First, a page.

Our colleague Giulio Coraggio explains how privacy legitimate interest might become difficult to manage in Italy following provisions introduced by means of the Budget Law:
The Italian legislator seems not to like legitimate interest as legal basis of data processing. Indeed, under the current Italian Privacy Code, it required a previous approval from the Italian Data Protection Authority, while a new provision of the Italian Budget Law introduces a regime (to be applicable under the GDPR) which seems a sort of “hidden prior approval“, despite of the fact that the GDPR is based on the accountability principle and requires to adopt a risk based approach.
What provides the Italian law on legitimate interest?
The Budget Law provides that data controllers which process personal data through automated means or “new technologies” on the basis of legitimate interest shall:
- send a prior notification to the Italian data protection authority (DPA), attaching an information notice (a privacy information notice or just a template to provide details on the data processing activity not to be incorporated in the privacy information notice, it is not clear!) to be drafted according to a template and guidelines that the Italian DPA shall issue; and
- wait for the approval from the Italian DPA, but
- will be able to start the data processing activity 15 days after the delivery of the material referred above
- which will not trigger a silent approval since the Italian DPA shall start in any case an investigation on the matter and might require to suspend and in most relevant cases terminate the data processing activity.
What issues I can see?
We will have to see how the matter will be regulated in the procedure and guidelines to be issued by the Italian DPA, but my first comments are:
- since the provision applies to data processing activities based on legitimate interest and performed through automated means and new technologies (which are not clarified) and we are in 2018 when any type of data processing activity is performed in a digital format, this means that any data processing activity based on legitimate interest risks to be caught by the requirements above;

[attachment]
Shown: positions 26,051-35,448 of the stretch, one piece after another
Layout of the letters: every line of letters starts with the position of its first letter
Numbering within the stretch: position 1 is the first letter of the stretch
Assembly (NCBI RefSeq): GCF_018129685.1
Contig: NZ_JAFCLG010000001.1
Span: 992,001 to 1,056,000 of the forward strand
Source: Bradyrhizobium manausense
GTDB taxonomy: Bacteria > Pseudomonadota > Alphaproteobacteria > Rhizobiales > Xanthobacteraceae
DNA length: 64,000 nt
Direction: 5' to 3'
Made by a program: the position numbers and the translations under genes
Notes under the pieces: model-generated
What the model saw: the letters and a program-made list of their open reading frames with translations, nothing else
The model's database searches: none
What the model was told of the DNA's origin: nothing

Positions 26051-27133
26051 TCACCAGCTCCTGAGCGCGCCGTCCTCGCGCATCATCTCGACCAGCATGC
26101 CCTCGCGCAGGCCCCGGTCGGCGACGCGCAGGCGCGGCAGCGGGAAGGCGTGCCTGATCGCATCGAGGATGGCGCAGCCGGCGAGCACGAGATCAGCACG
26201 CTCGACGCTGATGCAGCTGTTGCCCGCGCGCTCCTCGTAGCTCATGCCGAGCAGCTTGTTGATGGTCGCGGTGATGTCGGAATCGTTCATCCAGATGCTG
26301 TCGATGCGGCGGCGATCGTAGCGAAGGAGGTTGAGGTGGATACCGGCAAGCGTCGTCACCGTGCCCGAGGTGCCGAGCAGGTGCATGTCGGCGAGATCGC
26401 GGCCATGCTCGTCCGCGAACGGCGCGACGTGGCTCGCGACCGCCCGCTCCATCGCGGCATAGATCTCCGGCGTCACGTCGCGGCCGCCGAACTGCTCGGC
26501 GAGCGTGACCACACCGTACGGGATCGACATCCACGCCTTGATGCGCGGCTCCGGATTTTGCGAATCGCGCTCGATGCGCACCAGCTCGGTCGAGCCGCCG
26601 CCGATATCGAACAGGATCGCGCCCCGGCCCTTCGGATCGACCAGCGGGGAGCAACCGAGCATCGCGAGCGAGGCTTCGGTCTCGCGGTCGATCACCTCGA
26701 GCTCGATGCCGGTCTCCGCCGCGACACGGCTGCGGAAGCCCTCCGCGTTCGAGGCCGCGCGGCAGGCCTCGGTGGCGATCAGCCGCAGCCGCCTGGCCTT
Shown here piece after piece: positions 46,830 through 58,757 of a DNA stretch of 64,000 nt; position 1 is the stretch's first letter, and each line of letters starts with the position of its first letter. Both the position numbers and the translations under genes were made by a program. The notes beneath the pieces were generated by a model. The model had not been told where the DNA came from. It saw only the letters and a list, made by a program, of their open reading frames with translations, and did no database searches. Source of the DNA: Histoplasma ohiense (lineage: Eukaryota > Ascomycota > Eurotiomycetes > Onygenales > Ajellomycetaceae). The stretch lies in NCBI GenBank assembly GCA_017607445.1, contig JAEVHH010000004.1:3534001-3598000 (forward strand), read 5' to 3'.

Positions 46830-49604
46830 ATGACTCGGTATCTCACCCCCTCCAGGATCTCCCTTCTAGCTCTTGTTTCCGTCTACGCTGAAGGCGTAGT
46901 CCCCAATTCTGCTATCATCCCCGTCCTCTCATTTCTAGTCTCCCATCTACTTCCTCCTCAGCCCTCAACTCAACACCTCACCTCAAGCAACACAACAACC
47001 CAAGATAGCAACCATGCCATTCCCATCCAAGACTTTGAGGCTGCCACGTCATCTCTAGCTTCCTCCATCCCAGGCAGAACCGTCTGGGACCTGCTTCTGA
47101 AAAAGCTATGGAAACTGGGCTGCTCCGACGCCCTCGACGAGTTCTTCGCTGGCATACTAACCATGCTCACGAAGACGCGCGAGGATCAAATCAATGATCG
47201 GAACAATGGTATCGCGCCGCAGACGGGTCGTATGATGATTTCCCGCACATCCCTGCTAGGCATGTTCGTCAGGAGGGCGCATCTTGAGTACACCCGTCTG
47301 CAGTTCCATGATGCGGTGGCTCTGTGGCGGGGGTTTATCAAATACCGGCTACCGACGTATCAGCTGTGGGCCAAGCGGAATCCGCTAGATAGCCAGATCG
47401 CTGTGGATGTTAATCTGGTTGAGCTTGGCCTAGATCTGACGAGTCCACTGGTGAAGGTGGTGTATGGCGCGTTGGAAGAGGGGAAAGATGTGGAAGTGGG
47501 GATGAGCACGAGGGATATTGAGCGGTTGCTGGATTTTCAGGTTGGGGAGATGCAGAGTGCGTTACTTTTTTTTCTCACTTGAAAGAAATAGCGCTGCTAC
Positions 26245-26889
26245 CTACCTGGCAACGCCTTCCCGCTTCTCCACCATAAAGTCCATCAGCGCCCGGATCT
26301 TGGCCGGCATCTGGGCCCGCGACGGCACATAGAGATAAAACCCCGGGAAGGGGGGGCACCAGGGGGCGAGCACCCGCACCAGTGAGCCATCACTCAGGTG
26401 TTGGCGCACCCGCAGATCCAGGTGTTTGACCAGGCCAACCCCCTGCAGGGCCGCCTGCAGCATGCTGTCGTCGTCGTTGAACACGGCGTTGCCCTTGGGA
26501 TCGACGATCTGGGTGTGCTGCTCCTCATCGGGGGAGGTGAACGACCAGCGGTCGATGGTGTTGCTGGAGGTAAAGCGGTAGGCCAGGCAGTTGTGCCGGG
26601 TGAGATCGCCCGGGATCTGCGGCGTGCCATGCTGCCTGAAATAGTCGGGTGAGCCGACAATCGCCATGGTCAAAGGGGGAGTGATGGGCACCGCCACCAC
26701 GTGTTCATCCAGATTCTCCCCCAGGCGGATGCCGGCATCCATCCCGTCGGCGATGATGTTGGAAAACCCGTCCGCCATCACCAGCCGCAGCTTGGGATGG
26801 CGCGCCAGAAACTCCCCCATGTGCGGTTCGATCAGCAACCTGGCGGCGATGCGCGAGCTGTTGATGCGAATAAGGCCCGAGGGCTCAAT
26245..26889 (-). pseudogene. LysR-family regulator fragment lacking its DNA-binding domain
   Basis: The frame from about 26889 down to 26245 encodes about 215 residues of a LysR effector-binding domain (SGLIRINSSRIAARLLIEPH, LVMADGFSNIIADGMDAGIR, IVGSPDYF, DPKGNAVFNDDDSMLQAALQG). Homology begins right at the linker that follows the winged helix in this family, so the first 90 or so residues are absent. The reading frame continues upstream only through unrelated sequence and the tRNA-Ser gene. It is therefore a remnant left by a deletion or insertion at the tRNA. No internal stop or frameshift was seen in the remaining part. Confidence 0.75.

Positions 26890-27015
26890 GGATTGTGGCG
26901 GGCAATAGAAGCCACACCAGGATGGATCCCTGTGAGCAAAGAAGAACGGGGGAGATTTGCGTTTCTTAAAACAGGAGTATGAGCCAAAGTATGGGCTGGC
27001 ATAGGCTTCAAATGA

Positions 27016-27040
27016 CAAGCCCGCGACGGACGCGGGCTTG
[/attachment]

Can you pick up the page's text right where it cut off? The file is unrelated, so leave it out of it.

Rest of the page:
- the most diligent companies that have been working for months on their GDPR compliance program, also already adopting a privacy information notice compliant with both the current privacy regime and the GDPR in order to avoid the notification of a new privacy information notice on the 25th of May 2018 and to collect GDPR compliant privacy consents, could lose part of the work already done since they might need to notify again a new version of the privacy information notice (if the information notice referred in the law is meant as a privacy information notice) because
- the template of privacy information notice and the approval procedure provided to be issued by the Italian DPA is not yet in place; and
- the template to be issued by the Italian DPA might be, even merely formally, differ from the GDPR compliant privacy information notice already adopted; and
- it is not clear what happens to data processing activities based on legitimate interested that have been started 15 days after the notification to the Italian DPA and are subsequently challenged by the Italian DPA. Indeed, this scenario risks to put companies in a difficult position of uncertainty.
Is the provision compliant with the GDPR?
The last issue that came to my mind is whether this provision falls within the scope of discretionality granted to EU Member States by the GDPR. Indeed,
- the GDPR does not provide that Member States can introduce conditions to the exercise of the legitimate interest whose terms have already been subject of the guidelines of the Article 29 Working Party;
- the procedure above and even the template of privacy information notice introduce a sort of “prior check” which is in contrast with the GDPR principle of accountability; and
- the Italian guidelines on legitimate interest cannot be inconsistent with those adopted by the Article 29 Working Party and
- if a similar procedure was introduced by Italy and, following the Italian approach, by other EU Member States the risk is to create a much higher level of uncertainty on privacy laws across the EU, which was meant to be avoided through the GDPR. This is true also because the GDPR does not provide for the so called “principle of establishment“. Therefore multinatinational companies operating from their headquarter in an EU country across the whole EU risk to comply with 27 slightly different privacy laws.
Our hope is that the Italian DPA will not issue any template of privacy information notice, but just require a notification according to a template to be issued by them or better convince the Government that such provision is not compliant with the GDPR.